After analyzing three years’ worth of bus–related traffic records in New York state, the Rochester Democrat and Chronicle had some good news for the school bus industry: The majority of school bus accidents there are caused by other motorists.
While the researchers tallied more than 3,900 bus-related accidents between July 2010 and May 2013 statewide, the term “accidents” encompasses passengers bruised by hard braking and minor fender-benders as well as more serious crashes. There were 2,783 actual crashes in that time frame.
Of that total, 1,540 (or 55 percent) were considered “preventable.” Of these accidents, 119 (or 4 percent) involved school bus drivers who were either “distracted” or displayed “poor judgment.”
STN analysis of the 369 accidents occurring from January to May of this year found that the most common type of school-bus crash involved other vehicles rear-ending a stopped bus or attempting to pass a bus halted at a stop sign, signal or bus stop.
This comes as no surprise to Peter Mannella, executive director of the New York Association for Pupil Transportation, who expressed that the organization is extremely proud of the safety record of its members. He credited the state’s structured driver training, examination and professional development programs, as well as its vehicle inspection and preventive maintenance systems.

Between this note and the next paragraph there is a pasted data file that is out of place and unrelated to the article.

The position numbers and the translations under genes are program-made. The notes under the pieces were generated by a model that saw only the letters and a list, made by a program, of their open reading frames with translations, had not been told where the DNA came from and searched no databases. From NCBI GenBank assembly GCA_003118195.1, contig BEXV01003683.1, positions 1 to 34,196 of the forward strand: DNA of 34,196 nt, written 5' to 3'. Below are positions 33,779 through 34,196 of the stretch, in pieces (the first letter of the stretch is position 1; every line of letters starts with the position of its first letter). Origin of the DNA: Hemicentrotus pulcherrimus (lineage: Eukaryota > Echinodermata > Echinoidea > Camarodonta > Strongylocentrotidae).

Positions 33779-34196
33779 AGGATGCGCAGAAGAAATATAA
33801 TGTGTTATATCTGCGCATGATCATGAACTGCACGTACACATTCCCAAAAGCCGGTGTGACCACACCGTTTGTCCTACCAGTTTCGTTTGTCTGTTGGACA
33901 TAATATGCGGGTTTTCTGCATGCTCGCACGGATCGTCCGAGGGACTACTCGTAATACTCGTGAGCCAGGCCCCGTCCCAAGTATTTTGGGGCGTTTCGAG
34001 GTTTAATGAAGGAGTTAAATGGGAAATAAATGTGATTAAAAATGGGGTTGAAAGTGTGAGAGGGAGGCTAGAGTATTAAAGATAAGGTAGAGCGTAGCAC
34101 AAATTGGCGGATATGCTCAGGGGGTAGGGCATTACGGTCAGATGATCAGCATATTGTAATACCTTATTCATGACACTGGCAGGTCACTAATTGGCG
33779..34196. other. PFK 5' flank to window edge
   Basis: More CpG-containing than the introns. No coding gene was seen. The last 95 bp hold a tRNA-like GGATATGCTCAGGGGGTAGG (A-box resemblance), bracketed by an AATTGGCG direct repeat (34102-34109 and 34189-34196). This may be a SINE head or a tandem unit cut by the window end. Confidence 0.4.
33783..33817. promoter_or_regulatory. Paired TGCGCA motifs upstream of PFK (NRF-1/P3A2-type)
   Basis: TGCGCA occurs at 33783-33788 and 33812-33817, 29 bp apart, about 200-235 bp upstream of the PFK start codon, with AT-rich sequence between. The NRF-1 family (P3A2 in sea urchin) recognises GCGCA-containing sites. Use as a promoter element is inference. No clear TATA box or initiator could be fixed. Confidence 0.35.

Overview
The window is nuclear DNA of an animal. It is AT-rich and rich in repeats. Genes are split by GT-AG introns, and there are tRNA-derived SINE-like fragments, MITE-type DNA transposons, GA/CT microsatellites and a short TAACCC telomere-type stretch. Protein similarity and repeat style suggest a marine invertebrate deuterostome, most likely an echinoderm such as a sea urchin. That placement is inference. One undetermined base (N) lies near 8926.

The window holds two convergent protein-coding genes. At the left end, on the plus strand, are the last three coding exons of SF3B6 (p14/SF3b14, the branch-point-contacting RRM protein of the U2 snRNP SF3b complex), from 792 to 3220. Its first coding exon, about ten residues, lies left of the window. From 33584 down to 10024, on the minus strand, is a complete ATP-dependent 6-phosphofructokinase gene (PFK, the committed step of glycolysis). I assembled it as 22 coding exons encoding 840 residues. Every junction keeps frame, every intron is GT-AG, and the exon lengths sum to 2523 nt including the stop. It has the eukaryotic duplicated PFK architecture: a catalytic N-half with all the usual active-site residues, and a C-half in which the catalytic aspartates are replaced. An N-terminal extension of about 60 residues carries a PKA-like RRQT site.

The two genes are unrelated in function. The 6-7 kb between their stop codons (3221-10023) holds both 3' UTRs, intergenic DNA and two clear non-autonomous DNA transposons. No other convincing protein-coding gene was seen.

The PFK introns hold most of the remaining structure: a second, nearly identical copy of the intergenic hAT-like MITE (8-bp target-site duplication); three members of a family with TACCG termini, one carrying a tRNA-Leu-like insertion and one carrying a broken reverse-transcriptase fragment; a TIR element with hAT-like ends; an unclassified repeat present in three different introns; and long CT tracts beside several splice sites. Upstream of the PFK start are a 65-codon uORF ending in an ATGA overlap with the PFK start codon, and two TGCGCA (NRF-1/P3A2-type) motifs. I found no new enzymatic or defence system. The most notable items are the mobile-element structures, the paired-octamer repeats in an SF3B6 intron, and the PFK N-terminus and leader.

“We have frequently pointed out that we do all that is humanly possible to ensure safe vehicles, prepared and able drivers, safe routes and timely training. We have repeated that statement frequently, and the data bears our points out dramatically,” Mannella said.
He stressed that it is the responsibility of the motoring public to display caution when driving near a school bus and to stop when that school bus has an extended stop arm and flashing red lights.
“While there is always more we can do to prepare our drivers, the fact is that day in and day out, they are doing their jobs well and safely,” he continued. “Our school buses are the safest way to transport our children to school — we know that — and we need parents and motorists to do their part as well.”
NYAPT reports that motorists pass stopped school buses at least 64,000 times every day in New York, and it is currently backing a bill (S. 5028) in the state Legislature that would allow stop-arm cameras on buses to record illegal passing and also increase penalties for violators.
In a few of the reported accidents, school bus drivers admitted fault because their students had distracted them. In one accident, a school bus driver transporting five students recounted the events of Dec. 12, 2011 that led to him driving into a ditch.
“Due to distraction by students, I went into the ditch, traveled approximately 40 yards in the ditch and then came back out into the roadway,” he said in the report.
Some bus drivers and passengers were not as fortunate, however, as 376 students were injured in bus crashes and one was killed in that time period. Twenty-six injuries were caused by a student’s own bus, including minor head injuries from sudden stops, a pedestrian struck by his bus and two students hurt when their backpacks were caught in the bus doors as the vehicle started to pull away.
While bus trips comprise about a quarter of all the miles students travel in vehicles nationwide, they only account for roughly 4 percent of all injuries, according to the American School Bus Council.